No. 92, October 14, 2008

Produced by: River Revival, International Rivers
Editors: Elizabeth Brink and Wil Dvorak

Table of Contents








The importance of sustainable river and wetland restoration

Water is essential to life. The lifestyle to which we've become accustomed depends upon having plenty of cheap, clean water available. Rivers, streams and wetlands are the collectors, filters, conveyors, and storage compartments for our nation's fresh water supply. Damage to healthy stream banks and riparian vegetation can diminish key components of the water cycle, including interception of water by plants, infiltration of water into the soil and groundwater, and evapotranspiration of water taken up from the soil and transpired from plants. Some 70 percent of urban water quality problems are the result of contaminated storm water runoff. Agricultural runoff can similarly degrade rural streams and wetlands, and agricultural runoff has been linked to areas of low productivity in our oceans such as the Gulf Dead Zone. Globally, clean potable water is running out. Water use is up an estimated 209 percent in the US since 1950 and 36 states anticipate local, regional or state-wide water shortages in the next five years. Much of our water use is hidden. The USGS reports that a typical American meal of hamburger, fries and a soft drink, uses about 1,500 gallons of water - enough to fill a small swimming pool.

For more information on sustainable stream and wetland renewal, visit

(E-Wire Press Release, "The Importance of Sustainable River and Wetland Restoration,", 30 July 2008.)


Truckee River restoration project breaks ground

A restoration project of the Truckee River, designed to improve the clarity of Lake Tahoe, calls for the construction of a 4,000-foot-long winding river channel to replace the existing straighter channel. A three-year, nearly $8 million restoration of a city-owned section of the Upper Truckee River will undo some of the historic damage to the river, including harm done when the river was diverted as part of a runway expansion in 1968. "The deeper, wider and straighter channel has a greater capacity to transport sediment and provides poor aquatic habitat," according to a project description from the California Tahoe Conservancy, which is providing most of the funding for the project. The Upper Truckee is the largest tributary to Lake Tahoe and is a major source of fine sediment that can cloud Tahoe's clarity. The Upper Truckee currently overflows its banks about once every three to five years, but with the new, lower floodplain, the river should overflow its banks every one-and-half to three years. The more frequent overflow will allow the floodplain to absorb more sediments and nutrients before they reach Lake Tahoe.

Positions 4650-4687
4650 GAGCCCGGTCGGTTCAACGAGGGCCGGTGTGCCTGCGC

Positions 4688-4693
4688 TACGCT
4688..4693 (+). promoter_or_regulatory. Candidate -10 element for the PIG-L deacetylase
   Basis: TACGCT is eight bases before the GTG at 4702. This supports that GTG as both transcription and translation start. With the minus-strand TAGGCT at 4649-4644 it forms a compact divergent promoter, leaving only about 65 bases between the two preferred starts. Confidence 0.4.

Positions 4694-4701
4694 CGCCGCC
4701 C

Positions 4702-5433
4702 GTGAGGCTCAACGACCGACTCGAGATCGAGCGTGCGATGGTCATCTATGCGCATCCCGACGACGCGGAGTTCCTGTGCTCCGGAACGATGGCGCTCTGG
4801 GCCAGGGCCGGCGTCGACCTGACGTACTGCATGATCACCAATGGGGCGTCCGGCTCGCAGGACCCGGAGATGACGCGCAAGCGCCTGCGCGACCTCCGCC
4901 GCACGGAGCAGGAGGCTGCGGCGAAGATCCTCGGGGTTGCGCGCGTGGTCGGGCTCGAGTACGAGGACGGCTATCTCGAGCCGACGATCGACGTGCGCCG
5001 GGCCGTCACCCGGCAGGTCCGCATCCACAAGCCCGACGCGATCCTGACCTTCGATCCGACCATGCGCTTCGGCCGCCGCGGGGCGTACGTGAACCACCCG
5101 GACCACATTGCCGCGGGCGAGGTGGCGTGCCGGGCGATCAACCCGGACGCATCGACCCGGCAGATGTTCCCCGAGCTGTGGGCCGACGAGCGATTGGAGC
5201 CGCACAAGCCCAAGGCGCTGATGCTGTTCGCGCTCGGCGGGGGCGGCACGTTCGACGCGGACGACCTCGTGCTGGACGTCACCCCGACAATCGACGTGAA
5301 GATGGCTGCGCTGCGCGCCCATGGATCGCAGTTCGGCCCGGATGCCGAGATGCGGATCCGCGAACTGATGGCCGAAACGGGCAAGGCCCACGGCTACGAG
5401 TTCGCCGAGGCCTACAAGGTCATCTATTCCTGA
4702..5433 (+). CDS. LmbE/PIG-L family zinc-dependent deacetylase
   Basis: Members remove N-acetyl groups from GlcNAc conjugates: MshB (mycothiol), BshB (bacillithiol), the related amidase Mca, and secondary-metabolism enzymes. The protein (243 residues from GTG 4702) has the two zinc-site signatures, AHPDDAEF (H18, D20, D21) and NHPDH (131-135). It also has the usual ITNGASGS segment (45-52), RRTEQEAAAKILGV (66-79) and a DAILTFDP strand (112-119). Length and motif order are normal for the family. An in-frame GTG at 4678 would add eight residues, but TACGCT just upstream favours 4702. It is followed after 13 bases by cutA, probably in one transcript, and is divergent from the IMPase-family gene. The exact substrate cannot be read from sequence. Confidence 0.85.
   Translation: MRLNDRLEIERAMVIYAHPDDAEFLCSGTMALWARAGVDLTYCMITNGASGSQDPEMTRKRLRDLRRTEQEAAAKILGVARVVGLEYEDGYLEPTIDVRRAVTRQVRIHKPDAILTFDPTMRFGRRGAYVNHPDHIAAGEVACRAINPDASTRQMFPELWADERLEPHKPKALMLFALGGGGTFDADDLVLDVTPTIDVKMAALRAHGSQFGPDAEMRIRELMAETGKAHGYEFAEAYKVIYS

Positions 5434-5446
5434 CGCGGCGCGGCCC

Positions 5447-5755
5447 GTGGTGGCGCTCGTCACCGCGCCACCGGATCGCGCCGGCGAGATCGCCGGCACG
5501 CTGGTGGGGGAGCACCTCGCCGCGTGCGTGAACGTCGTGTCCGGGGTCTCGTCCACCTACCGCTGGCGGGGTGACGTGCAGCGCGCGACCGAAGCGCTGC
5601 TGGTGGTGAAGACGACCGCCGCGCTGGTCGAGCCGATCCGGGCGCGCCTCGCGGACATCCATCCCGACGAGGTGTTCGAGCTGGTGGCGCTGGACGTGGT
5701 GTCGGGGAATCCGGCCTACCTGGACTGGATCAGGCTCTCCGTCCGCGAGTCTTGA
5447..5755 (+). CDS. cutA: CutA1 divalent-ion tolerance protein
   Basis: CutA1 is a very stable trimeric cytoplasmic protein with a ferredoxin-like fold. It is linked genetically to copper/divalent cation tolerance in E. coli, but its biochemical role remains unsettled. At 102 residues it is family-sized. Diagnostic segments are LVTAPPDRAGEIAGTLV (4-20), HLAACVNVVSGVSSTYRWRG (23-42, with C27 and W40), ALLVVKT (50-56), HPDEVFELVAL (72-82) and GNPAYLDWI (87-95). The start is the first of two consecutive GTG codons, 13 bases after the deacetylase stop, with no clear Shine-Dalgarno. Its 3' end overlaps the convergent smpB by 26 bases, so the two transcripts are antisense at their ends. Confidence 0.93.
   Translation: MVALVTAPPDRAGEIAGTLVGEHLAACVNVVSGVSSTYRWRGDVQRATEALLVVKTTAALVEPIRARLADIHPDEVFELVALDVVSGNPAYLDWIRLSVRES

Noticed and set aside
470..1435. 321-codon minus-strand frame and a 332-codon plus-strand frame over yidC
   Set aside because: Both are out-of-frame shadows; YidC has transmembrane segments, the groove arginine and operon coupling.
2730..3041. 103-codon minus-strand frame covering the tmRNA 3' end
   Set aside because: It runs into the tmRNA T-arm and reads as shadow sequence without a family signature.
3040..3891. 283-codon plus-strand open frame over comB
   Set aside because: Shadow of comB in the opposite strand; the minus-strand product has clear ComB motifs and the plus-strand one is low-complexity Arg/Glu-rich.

(Jensen, Adam, "Truckee River restoration project breaks ground," Nevada Appeal News Service,, 30 July 2008.)

Update: The steelhead of Alameda Creek

The San Francisco Public Utilities Commission (SFPUC) is involved in another steelhead restoration discussion in the Alameda Creek watershed, centered around the utility's Calaveras Dam. The dam's reservoir holds about 97,000 acre-feet of water, but since being declared seismically unsound in 2001, it has operated at about one-third capacity. Now plans are under way to build a replacement dam downstream and fill the reservoir to its former limit. The proposed construction has sparked debate between state and federal agencies, conservation groups, and SFPUC. In May, the National Marine Fisheries Service declared that the project would have to be evaluated for its impact on steelhead spawning, reversing an Army Corps of Engineers determination that the new dam would have no effect. "It's an important win," says Jeff Miller, director of the Alameda Creek Alliance. "To embark on construction of this magnitude and not allow [steelhead] access to the creek is just shortsighted." Currently, SFPUC withholds about three quarters of the creek's flow, and operating the dam at full capacity would hold back nearly all of the winter surges critical to a successful spawning run. As for the steelhead, they return each year, and in spring 2008 a pair spawned successfully for the first time in half a century.